It is not very likely you will come across taints of illegal and unaesthetic graffiti in Tbilisi. This problem was more relevant in the early 2000s, making certain districts look unfriendly to tourists. However, the current mayor of the city decided to take care of it.
Places are random, the art – stunning, and the messages – powerful; There are gigantic murals scattered throughout the city, each of them taking up the whole height and width of a building, each of them forcing you to halt and start thinking about your life, or someone else’s struggles in your life.
To start with the most fun art: the underground crossing of Vake Park is full of joyful cartoon characters (from The Lion King, Minions, and Disney princesses…), but the art is not copied from the official content of the movies, but every character is presented with an original tweak made by their artist. A mural of a woman on Bakhtrioni street no. 3 will keep you up at night, making you wonder how the heck women handle everything all at once all the time. Another one on Tamarashvili Avenue no. 12 breaks down stereotypes. And the one with the most powerful message (Ilia Chavchavadze Ave. 39b) – an encaged man, reflecting the painful reality of smartphone addiction.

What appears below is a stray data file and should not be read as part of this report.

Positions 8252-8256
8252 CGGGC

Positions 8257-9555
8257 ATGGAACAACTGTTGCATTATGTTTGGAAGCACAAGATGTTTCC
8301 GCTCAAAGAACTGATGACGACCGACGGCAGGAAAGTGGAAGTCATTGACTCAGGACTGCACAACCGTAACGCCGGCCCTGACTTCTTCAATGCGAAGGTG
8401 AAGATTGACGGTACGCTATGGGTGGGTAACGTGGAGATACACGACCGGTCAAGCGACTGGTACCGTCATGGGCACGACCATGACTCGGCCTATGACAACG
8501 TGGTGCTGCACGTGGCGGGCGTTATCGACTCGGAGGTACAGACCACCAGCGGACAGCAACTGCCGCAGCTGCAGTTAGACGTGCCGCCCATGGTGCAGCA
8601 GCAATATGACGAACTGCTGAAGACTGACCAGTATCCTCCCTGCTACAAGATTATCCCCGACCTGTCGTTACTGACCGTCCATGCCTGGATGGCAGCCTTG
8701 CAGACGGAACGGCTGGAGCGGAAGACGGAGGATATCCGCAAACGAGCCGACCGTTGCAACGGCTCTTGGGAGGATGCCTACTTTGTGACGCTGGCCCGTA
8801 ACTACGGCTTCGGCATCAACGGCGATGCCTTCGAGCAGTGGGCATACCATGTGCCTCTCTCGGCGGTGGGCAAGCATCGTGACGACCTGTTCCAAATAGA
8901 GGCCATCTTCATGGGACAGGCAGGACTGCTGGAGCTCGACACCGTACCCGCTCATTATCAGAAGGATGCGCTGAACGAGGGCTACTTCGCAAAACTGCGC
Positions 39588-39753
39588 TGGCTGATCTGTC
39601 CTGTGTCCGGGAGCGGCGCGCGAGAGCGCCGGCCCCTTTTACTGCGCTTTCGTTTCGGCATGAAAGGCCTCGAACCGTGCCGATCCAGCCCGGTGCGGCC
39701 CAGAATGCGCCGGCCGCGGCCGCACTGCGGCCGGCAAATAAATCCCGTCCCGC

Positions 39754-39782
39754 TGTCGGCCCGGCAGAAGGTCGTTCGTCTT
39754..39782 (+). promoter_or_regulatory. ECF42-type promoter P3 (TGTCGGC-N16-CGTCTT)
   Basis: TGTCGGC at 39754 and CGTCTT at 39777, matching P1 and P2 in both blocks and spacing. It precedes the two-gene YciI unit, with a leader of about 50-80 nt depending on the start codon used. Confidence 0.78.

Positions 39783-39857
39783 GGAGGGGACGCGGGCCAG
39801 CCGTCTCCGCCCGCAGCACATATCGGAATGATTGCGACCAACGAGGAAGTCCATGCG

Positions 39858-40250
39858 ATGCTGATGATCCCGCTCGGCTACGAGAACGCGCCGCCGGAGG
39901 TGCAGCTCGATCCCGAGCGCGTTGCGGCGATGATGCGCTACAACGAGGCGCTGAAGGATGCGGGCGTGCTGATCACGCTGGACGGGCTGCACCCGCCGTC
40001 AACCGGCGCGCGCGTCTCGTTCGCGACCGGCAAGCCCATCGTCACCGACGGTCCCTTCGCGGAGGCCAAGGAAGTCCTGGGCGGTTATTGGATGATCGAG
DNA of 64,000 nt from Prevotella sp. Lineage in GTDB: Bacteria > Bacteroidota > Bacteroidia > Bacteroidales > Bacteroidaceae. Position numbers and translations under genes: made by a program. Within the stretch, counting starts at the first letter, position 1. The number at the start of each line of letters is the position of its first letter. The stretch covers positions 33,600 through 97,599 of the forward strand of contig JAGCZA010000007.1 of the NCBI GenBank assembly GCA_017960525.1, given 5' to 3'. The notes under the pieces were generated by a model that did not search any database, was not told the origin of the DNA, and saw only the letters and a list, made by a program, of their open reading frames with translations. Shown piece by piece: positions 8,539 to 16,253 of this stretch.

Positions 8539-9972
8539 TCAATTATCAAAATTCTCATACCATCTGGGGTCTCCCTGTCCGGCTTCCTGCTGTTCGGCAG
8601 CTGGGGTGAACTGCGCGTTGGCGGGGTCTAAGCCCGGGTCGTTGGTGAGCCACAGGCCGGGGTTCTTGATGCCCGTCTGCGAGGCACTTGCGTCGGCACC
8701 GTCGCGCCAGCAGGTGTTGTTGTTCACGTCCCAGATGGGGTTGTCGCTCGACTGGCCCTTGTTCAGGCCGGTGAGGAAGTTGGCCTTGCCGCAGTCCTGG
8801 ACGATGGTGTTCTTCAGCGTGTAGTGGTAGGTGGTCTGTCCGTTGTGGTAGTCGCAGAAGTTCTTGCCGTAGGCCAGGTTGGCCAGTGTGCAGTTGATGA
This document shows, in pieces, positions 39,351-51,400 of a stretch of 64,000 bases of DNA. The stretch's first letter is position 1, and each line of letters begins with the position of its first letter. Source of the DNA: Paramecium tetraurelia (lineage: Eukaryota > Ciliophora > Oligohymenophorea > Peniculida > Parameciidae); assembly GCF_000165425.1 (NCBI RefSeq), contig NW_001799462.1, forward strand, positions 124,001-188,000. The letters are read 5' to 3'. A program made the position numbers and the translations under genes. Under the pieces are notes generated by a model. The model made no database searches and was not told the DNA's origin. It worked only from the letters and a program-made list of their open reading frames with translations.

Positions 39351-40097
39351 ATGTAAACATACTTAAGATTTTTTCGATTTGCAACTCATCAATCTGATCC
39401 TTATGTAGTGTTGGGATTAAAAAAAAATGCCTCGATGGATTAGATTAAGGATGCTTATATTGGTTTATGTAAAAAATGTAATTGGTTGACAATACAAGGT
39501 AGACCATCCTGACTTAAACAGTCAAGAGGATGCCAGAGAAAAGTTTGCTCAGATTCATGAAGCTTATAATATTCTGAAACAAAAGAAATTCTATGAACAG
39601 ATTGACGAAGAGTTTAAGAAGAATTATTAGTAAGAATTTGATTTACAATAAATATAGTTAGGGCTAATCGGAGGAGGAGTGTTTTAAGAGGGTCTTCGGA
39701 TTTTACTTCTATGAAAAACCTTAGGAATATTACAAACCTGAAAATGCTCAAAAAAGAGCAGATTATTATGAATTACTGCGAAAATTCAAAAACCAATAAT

So, if you are a fan of such form of art, roam around the lesser-known urban areas of Tbilisi and you might find yourself changing core values and habits of yours just by marveling at a mural.